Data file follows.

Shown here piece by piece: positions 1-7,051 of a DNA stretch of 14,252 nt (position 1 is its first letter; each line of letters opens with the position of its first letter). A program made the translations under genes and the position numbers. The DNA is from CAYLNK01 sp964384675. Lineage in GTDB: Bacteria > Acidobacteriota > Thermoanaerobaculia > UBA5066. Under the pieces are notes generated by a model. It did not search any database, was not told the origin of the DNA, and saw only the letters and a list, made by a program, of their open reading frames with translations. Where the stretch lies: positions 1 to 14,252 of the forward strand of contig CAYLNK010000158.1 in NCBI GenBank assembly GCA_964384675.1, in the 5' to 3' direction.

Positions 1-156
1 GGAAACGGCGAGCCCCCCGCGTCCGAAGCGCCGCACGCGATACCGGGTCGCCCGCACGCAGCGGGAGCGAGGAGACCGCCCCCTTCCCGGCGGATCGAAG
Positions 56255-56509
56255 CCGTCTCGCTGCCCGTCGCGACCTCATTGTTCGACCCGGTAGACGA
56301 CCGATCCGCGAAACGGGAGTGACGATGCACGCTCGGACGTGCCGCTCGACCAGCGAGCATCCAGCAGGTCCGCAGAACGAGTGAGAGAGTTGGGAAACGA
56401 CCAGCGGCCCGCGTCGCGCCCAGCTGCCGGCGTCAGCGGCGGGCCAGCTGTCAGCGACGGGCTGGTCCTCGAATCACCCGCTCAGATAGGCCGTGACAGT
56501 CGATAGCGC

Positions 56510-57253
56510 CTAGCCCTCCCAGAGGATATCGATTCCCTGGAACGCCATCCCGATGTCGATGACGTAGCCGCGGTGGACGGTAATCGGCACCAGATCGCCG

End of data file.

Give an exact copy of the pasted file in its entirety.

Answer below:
Shown here piece by piece: positions 1-7,051 of a DNA stretch of 14,252 nt (position 1 is its first letter; each line of letters opens with the position of its first letter). A program made the translations under genes and the position numbers. The DNA is from CAYLNK01 sp964384675. Lineage in GTDB: Bacteria > Acidobacteriota > Thermoanaerobaculia > UBA5066. Under the pieces are notes generated by a model. It did not search any database, was not told the origin of the DNA, and saw only the letters and a list, made by a program, of their open reading frames with translations. Where the stretch lies: positions 1 to 14,252 of the forward strand of contig CAYLNK010000158.1 in NCBI GenBank assembly GCA_964384675.1, in the 5' to 3' direction.

Positions 1-156
1 GGAAACGGCGAGCCCCCCGCGTCCGAAGCGCCGCACGCGATACCGGGTCGCCCGCACGCAGCGGGAGCGAGGAGACCGCCCCCTTCCCGGCGGATCGAAG
Positions 56255-56509
56255 CCGTCTCGCTGCCCGTCGCGACCTCATTGTTCGACCCGGTAGACGA
56301 CCGATCCGCGAAACGGGAGTGACGATGCACGCTCGGACGTGCCGCTCGACCAGCGAGCATCCAGCAGGTCCGCAGAACGAGTGAGAGAGTTGGGAAACGA
56401 CCAGCGGCCCGCGTCGCGCCCAGCTGCCGGCGTCAGCGGCGGGCCAGCTGTCAGCGACGGGCTGGTCCTCGAATCACCCGCTCAGATAGGCCGTGACAGT
56501 CGATAGCGC

Positions 56510-57253
56510 CTAGCCCTCCCAGAGGATATCGATTCCCTGGAACGCCATCCCGATGTCGATGACGTAGCCGCGGTGGACGGTAATCGGCACCAGATCGCCG